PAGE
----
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I have a circuit which requires a PNP transistor. I only have an NPN transistor.

Is there a way to convert one to the other given that they have the same characteristics (apart from the npn/pnp part?)

And for others after me... can the reverse also be done? e.g. how does one convert a PNP transistor to its NPN equivalent?

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It may be possible to use one for the other in a given circuit with a small design change, but what you're asking is not possible, there is no conversion to make a NPN into a PNP. –  Samuel Dec 16 '12 at 11:09
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Could you post the schematics of the circuit you're dealing with? Or at least, what's the load that is supposed to be switched be the PNP transistor? –  m.Alin Dec 16 '12 at 11:15
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So get some PNP already. Transistors are cheap and available. Get a handful of 2N4401 (NPN) and 2N4403 (PNP). These will be good for a lot of hobby projects and are quite cheap if you buy 100 or so at a time. That should last a while. –  Olin Lathrop Dec 16 '12 at 14:36
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What you are wanting to do is not possible - BUT as others have said, if you provide the cct diagram people can help with ways to use an NPN transistor BUT otherwise you are wasting your time and that of other people. –  Russell McMahon Dec 16 '12 at 14:48
    
@RussellMcMahon My actual question was really specific so I asked it in a more general way first because this answer might help more people than just me. I'll do a follow up question which is much more specific –  Toad Dec 16 '12 at 17:02

3 Answers 3

up vote 2 down vote accepted

If it's the only type of transistor in the circuit, the translation is straightforward; build the circuit as designed, reverse the power connections and any other polarised components (diodes, electrolytic caps).

If you need one PNP in a mostly NPN circuit, there is no general solution.

There may be solutions, depending on the configuration of the PNP stage.

For example, if the PNP transistor was being used as an emitter follower, and you have the headroom, you may be able to use an NPN in common emitter, with Rc=Re so that its gain is (approx) 1.

If the PNP transistor was in a complementary power output stage but you can only find low power PNP transistors, I remember seeing an arrangement using a PNP driver transistor and an NPN power transistor to "replace" the non-existent PNP power transistor. Peter Walker did this around 1970 for the Quad 303 power amp (I believe 3 transistors were involved) when there was no PNP version of the famous 2N3055.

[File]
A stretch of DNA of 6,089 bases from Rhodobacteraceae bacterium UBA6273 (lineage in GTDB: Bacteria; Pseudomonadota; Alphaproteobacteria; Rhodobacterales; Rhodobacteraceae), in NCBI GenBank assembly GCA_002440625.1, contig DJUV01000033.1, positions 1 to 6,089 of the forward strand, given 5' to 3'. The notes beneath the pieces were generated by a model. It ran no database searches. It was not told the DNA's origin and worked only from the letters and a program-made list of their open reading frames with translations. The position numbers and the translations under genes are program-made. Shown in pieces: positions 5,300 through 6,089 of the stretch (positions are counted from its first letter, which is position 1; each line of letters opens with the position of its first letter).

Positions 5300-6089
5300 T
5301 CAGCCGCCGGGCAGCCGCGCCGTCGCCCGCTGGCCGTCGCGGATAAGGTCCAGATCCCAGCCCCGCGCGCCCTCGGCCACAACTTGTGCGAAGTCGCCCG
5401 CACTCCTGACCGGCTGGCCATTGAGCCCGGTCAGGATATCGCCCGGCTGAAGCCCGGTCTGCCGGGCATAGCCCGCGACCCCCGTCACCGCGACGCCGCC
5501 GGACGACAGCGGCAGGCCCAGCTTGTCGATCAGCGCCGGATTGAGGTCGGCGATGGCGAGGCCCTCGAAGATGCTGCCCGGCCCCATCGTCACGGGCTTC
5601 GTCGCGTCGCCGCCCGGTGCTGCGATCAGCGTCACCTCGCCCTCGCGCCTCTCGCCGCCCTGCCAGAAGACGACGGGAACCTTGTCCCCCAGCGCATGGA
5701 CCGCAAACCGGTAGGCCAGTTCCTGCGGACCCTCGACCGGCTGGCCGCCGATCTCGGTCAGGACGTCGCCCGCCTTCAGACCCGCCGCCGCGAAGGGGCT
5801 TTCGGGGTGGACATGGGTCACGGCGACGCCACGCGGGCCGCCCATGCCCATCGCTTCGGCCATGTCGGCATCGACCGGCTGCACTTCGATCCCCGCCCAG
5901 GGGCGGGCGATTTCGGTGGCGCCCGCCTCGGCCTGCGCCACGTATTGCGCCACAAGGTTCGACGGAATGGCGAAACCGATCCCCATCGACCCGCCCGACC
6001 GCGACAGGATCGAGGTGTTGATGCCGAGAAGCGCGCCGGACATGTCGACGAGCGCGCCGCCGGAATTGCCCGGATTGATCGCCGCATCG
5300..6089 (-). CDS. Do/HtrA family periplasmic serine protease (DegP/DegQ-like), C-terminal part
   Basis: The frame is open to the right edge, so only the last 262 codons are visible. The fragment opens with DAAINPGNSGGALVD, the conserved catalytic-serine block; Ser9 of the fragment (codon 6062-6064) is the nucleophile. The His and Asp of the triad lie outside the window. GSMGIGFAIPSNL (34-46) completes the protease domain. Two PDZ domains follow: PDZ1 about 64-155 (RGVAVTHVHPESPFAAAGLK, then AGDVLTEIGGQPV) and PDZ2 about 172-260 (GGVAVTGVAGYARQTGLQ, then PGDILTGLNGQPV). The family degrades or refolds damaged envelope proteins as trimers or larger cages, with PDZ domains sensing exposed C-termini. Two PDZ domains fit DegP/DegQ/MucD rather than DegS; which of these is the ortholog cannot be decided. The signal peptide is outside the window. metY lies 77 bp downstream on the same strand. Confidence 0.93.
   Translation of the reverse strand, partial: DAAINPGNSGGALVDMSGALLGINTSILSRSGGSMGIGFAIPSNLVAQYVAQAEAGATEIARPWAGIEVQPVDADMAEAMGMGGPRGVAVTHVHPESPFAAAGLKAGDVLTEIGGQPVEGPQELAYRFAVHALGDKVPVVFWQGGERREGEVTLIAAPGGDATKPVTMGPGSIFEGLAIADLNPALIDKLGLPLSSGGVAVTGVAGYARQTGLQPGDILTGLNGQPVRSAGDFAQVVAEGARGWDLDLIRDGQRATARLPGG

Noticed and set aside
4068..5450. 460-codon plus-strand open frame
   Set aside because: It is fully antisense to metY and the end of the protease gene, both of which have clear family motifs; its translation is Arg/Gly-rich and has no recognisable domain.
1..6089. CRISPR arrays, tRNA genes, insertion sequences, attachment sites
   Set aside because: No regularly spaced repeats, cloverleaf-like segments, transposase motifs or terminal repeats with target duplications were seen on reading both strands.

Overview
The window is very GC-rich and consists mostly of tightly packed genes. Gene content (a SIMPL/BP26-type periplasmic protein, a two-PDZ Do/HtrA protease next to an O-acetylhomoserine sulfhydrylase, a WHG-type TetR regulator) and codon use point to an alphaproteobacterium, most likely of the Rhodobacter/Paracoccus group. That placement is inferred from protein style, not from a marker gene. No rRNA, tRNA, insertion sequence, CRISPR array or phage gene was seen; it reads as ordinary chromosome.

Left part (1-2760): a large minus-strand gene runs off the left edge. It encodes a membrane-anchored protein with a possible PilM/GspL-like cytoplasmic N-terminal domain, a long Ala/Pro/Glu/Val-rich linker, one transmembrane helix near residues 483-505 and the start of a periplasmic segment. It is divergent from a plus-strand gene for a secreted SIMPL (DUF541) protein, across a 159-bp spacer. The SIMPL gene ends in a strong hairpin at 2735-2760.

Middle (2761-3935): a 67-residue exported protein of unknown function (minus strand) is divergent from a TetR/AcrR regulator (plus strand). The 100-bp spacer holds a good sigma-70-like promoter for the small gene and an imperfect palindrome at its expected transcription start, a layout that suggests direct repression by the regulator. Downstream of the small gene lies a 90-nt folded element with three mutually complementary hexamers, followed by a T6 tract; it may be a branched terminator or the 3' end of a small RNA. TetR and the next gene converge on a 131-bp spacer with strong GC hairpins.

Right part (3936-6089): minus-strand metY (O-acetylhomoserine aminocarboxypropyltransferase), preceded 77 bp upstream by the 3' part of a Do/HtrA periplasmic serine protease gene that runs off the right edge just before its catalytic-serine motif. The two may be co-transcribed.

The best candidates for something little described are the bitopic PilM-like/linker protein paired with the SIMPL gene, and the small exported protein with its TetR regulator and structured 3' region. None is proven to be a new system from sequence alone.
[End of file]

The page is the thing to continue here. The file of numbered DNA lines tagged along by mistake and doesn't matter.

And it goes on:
And there may be other such substitutions.

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If you have the exact NPN equivalent you only need to mount the circuit as it is drawn, so that the base, collector and emitter terminals of the NPN are connected where base, collector and emitter of the PNP should go, and then reverse the power supply polarity. This trick works in most cases, but it depends on the circuit we are speaking about. The exact same thing works if you want to use a PNP instead of a NPN. Remember that all the transistors in the circuit should be changed with theyr complementary, so if you have PNP's and NPN's in your circuit there's no way out, you need both types of transistors.

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What if you can't change the other transistors? Is there a way to use a PNP where a NPN is needed? –  Toad Dec 16 '12 at 11:14
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If your circuit needs NPN's and PNP's there's no way to use only one kind of transistor, you can possibly achieve this result redesigning the whole circuit. You should provide more precise infos about the circuit you are speaking of. –  Vladimir Cravero Dec 16 '12 at 11:17

Electron mobility is always higher then hole mobility, and since mobility is closely related to conductivity, for the same semiconductor, NPN transistor is always faster, have better current gain and better current capabilities then his PNP counterpart. Now, it has perfect sense to turn NPN with it's current gain, speed and current capabilities into PNP transistor if you need to use PNP in your scheme. Best scheme for this purpose is Sziklai pair. Overall, pair act as one powerful PNP transistor, while most of the output current is contributed by NPN transistor.

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"most of the output current is contributed by NPN transistor." This makes no sense. In the Sziklai pair all the current out of the NPN emitter has to come either from the PNP base or from the input (NPN base)...Having either of those be the main source of current to the load is not what you want in any case where you're using the pair to replace a single PNP transistor. –  The Photon May 13 '13 at 14:59

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